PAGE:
David Lyall

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For the Scottish writer using the pen name David Lyall, see Annie Shepherd Swan.

David Lyall (1817–1895) MD, RN, FLS, was a Scottish botanist who explored Antarctica, New Zealand, the Arctic and North America and was a lifelong friend of Sir Joseph Hooker. He was born in Auchenblae, Kincardineshire, Scotland on 1 June 1817.

He graduated in medicine from Aberdeen, having previously been admitted a Licentiate of the Royal College of Surgeons of Edinburgh. Lyall entered the Royal Navy in 1839 and was immediately appointed, on 6 June, as assistant surgeon on HMS Terror, under Captain Francis Crozier (1796–1848), one of the two ships forming Sir James Clark Ross's Expedition to the Antarctic. The ships were the first to penetrate the Antarctic pack ice and to confirm the existence of the great southern continent. Hooker and Lyall made good use of their time botanizing on Kerguelen Island. Lyall had the rare distinction of having a whole genus, Lyallia, named after him, by Hooker.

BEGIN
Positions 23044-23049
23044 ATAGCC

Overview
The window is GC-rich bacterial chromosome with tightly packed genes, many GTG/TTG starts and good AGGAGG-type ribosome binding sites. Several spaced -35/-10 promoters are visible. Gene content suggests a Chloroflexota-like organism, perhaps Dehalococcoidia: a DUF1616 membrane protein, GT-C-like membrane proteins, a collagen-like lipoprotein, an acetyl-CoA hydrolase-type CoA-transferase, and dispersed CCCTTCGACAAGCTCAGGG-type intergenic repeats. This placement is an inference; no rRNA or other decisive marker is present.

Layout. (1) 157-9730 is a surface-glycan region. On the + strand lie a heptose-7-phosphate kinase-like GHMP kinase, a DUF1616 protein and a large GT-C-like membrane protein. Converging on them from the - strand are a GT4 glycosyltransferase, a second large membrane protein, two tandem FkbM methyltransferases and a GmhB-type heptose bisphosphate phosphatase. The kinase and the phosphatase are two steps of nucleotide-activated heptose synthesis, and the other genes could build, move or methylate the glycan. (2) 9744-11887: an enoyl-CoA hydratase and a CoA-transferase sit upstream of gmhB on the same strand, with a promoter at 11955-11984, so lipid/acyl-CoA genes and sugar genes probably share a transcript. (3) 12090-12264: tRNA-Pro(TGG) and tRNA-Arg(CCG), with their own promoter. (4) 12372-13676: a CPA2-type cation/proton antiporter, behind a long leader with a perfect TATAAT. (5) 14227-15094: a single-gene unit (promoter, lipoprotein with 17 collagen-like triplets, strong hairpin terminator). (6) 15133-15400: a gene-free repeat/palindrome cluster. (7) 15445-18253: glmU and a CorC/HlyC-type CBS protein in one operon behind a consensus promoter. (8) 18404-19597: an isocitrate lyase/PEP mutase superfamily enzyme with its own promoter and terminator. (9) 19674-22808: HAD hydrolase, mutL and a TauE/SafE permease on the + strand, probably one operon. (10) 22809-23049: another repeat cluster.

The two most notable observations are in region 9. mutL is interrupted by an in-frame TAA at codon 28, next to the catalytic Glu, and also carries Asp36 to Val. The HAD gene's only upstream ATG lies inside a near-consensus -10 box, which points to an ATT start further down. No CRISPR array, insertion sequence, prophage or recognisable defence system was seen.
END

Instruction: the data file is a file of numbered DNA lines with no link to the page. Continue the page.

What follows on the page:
Hooker noted in his Flora Antarctica:

Among his many important botanical discoveries in this survey was that of the monarch of all buttercups, the gigantic white-flowered Ranunculus lyallii, the only known species with peltate leaves, the ‘water-lily’ of the New Zealand shepherds.--Joseph Dalton Hooker (1895) 33 Journal of Botany, p. 209.

See also[edit]

References[edit]

  1. ^ IPNI.  Lyall. 

Sources[edit]

Lyall, Andrew; "David Lyall (1817–1895): Botanical explorer of Antarctica, New Zealand, the Arctic and North America" (2010) 26:2 The Linnean pp. 23–48, Linnean Society of London (July 2010).